The most common place that an endocrine cancer will occur is in the thyroid gland. Approximately 1.2% of Americans will be diagnosed with thyroid cancer in their lifetime. Thyroid cancer is three times more common in women than in men, and while it can be diagnosed at any age, most diagnoses will occur in the 40-50s (women) or 60-70s (men). Iodine deficiency and therapeutic radiation exposure in childhood are well established risk factors for thyroid cancer. However, as with most cancers, a specific cause for the great majority of thyroid cancers cannot be identified. Rather it is likely that there are multiple factors which play a part in the development of the cancer.
Most thyroid cancers are described by three major subtypes (SEER Cancer Statistics): papillary (90%), follicular (5%), and medullary (2%). Other rare types of thyroid cancer that make up the remaining 3% include Hurthle cell, anaplastic, and thyroid lymphomas/sarcomas.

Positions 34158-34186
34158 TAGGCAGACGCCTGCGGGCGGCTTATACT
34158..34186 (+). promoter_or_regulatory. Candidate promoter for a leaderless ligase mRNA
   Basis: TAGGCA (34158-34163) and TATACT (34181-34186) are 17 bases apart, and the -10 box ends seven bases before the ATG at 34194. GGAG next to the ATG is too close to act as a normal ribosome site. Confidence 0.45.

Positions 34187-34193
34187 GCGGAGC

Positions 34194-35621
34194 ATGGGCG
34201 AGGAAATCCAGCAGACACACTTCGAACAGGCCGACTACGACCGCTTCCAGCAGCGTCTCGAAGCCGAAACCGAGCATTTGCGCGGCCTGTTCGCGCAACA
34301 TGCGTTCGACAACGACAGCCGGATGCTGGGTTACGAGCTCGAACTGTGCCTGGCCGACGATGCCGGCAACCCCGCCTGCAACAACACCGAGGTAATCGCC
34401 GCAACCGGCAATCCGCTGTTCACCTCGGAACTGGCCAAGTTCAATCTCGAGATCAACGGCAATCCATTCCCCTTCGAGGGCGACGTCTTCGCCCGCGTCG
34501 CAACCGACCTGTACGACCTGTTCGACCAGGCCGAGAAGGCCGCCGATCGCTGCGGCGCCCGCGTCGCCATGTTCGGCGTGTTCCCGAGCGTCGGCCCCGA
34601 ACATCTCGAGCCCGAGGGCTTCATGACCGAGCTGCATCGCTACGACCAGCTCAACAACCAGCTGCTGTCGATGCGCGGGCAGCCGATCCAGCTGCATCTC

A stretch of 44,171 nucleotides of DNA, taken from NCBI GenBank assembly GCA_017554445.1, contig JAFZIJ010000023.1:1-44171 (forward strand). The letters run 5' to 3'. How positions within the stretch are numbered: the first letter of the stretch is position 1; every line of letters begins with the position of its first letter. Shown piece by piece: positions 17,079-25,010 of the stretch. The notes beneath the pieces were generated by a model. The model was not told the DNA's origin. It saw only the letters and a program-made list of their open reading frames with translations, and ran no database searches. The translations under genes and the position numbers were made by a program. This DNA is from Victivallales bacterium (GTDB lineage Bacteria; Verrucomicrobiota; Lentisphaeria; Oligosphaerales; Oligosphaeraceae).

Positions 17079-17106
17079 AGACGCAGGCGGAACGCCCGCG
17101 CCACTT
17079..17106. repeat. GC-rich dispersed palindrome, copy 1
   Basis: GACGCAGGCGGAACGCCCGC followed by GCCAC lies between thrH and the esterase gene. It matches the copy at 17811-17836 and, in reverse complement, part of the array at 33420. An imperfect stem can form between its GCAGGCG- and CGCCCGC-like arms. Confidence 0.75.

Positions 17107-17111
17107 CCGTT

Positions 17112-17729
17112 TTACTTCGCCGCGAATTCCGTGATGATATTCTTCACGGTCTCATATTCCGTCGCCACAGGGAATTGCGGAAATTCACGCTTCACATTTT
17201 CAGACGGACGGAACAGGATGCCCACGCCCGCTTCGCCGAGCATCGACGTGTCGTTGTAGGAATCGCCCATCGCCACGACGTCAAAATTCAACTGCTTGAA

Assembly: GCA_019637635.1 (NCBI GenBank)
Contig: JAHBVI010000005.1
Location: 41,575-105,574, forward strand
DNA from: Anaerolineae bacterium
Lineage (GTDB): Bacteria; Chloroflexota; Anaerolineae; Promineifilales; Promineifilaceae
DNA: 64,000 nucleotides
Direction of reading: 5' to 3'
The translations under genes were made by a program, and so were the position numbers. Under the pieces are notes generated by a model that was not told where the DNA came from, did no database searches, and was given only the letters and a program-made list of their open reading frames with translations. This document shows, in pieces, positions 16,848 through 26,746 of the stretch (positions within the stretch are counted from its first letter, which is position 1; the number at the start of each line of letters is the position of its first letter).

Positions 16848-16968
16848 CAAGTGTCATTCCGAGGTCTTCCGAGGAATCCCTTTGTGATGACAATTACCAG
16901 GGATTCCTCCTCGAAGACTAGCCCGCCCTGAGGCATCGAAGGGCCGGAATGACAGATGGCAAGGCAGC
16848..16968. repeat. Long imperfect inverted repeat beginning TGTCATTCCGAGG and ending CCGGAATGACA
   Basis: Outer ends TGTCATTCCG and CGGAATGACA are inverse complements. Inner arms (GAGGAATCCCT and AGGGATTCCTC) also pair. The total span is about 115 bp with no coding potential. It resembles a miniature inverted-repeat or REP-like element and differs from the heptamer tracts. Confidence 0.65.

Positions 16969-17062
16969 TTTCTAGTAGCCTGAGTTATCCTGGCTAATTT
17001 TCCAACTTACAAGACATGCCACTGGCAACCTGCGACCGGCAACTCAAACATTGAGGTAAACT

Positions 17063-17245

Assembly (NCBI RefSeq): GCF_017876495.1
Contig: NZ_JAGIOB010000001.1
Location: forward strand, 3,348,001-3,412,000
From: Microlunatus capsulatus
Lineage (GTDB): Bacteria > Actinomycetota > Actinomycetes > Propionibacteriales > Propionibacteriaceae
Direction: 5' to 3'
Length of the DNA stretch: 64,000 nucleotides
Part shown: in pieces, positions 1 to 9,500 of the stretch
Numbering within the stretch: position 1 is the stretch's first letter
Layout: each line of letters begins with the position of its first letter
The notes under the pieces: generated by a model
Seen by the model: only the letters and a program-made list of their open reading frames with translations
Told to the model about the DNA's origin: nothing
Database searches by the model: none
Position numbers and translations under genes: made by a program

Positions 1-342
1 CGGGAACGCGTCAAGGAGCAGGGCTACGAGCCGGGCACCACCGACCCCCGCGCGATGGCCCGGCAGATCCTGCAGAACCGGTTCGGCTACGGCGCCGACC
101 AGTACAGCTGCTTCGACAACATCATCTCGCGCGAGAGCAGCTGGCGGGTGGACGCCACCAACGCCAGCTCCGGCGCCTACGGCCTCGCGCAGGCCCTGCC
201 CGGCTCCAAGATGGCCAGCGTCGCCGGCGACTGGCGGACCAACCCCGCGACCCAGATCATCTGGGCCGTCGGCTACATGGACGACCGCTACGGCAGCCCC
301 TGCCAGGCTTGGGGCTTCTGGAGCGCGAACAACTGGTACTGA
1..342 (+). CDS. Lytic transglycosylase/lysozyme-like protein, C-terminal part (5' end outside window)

A genetic predisposition to thyroid cancer is rare, and the chance for an underlying hereditary risk factor depends on the type of thyroid cancer someone has. Only about 5% of non-medullary thyroid cancers (follicular and papillary) are due to a single gene predisposition, and include:
An isolated case of non-medullary thyroid cancer is unlikely to be hereditary unless there are other cancers in the family.
Unlike non-medullary thyroid cancers, as many as 30% of individuals with medullary thyroid cancer have a hereditary cause due to Multiple Endocrine Neoplasia, type 2 (MEN2).